words by Rosie Marilyn Burgess, Staff Writer

At the time of writing this, Novak Djokovic is still awaiting a court hearing ahead of the start of the Australian open on Monday after being detained for being unvaccinated. Djokovic is a 34-year-old Serbian Tennis player and is currently ranked as World number one. But, ahead of his hopes to win the tournament to claim 21 major titles, Djokovic has already had an extensive history of spouting anti-science opinions. During lockdown, the tennis player spent time publishing a web series called the “The Self Mastery Project.”. He interviewed a series of wellness and self-help figures with many  of these having spread known conspiracy theories. The athlete had also previously stated that he was against vaccination and wouldn’t want to be forced by someone to take a vaccine in order to travel. 

But, with so many other athletes such as NFL stars Aaron Rodgers, NBA stars such as Kyrie Irving and plenty of Premier League players against vaccination, why is it that so many professional athletes tout the anti-vax cause? 

My Body, My Choice 

One argument is that athletes value their bodily autonomy more than the average person. In an interview, West Bromwich Albion player Callum Robinson affirmed that he was against vaccination because it was “My Body, My Choice”. Young athletes are often very aware of what goes into their bodies. In order to be successful,  they need to understand their bodies and its abilities in order to push it to perform better. Strict lifestyle regimens and extensive drug testing may also contribute to athletes taking a higher interest in what goes into their bodies. Many athletes are concerned about the possible long-term effects of vaccination and whether or not it could affect their performance or career. NFL quarter-back Aaron Rodgers explained that “ I am somebody who is a critical thinker. I believe strongly in bodily autonomy and the ability to make choices for your body, not to have to acquiesce to some sort of woke culture or crazed individuals who say you have to do something”. Novak Djokovic also said, “ Freedom of choice is essential”, “What do you want to put in your body.” It is clear that for many athletes, success requires a belief in one’s own body. So, as a consequence athletes are obsessive over their health in their quest to improve and this might lead many down a pseudo-medicine and disinformation rabbit hole.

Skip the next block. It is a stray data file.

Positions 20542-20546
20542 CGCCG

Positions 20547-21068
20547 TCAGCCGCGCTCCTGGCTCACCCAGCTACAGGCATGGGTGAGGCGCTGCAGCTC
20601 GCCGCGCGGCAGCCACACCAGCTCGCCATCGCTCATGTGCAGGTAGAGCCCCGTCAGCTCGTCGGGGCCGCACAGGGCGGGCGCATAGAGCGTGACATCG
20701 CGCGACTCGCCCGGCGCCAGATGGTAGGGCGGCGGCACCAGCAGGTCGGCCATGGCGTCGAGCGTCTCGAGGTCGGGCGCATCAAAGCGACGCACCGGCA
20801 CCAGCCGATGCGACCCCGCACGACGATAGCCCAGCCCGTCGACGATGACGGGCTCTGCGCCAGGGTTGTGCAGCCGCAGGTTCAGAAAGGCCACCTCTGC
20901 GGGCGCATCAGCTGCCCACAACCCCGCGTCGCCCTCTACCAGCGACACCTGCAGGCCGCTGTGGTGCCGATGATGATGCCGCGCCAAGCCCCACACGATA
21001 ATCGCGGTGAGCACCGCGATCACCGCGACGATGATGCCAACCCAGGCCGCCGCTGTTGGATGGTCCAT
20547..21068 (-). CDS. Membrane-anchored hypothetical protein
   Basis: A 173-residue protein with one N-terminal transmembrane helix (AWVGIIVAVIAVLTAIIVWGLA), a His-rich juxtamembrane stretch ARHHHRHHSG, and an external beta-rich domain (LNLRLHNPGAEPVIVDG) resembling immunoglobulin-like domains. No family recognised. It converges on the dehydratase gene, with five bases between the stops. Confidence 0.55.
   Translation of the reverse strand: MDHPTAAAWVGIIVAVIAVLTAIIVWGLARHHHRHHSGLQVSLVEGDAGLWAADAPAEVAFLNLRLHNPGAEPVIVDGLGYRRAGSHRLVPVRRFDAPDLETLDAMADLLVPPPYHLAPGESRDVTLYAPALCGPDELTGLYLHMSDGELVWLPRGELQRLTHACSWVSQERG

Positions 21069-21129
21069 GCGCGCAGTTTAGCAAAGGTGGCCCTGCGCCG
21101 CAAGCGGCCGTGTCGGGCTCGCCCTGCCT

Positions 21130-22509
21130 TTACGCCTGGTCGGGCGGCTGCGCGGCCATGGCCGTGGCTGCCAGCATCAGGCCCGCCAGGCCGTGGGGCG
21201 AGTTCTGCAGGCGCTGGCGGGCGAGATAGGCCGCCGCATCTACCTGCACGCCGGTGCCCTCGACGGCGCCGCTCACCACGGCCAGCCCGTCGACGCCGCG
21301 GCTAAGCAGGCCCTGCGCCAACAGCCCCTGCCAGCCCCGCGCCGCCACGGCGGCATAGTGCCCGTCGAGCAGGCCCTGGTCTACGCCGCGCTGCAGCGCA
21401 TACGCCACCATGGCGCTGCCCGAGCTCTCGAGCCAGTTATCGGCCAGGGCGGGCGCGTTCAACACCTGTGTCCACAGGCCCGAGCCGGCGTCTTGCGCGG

For many, this line of thinking is viewed as unacceptable especially when collective choices have to be made in order to protect our most vulnerable. A recent public survey conducted by the Australian research organisation stated that at least 50% of the public did not approve of Novak Djokovic being allowed to stay in Australia if he continues to remain unvaccinated.  

An echo chamber of isolation.

Another argument states that athletes are isolated from the ‘Real World’. Many athletes lead lives in the limelight as celebrities as well as sporting professionals.  Most athletes surround themselves in environments that reflect their same views. This echo chamber perpetuates because of confirmation bias. They might not have anyone challenging their views. Other athletes, coaches and fans might feel the same way especially if they are sharing their views on social media.  Novak Djokovic is also no stranger to sharing his opinions online. One conspiracy group called “Unvaxxed Sperm” has expressed their joy at having someone become an icon for their movement.  And, for the average person the prospect of not being able to go to a nightclub or be restricted from travelling because of being unvaccinated is a real issue that could affect their livelihoods. It is an obvious deterrent. However, how do athletes feel about these potential consequences when they could just buy a whole nightclub or rent a private jet to travel? 

Reasons for vaccine hesitancy among athletes remains a relatively understudied field. But, some people feel that regardless of opinions, athletes need to be vaccinated in order to show consistency. They feel it should not be one rule for one and one rule for another. As citizens of society, protecting our most vulnerable communities and reducing the harm to Public Health is an essential task.  Athletes often train in close quarters, travel all around the world and come into contact with many different people. The rates of positive COVID-19 cases in the Premier league this week alone show that COVID-19 is spreading fast. With 103 cases after Christmas, some people believe that more needs to be done to prevent athletes from falling victim to anti-vax perspectives. 

[image courtesy of Mika Baumesiter, Unsplash]

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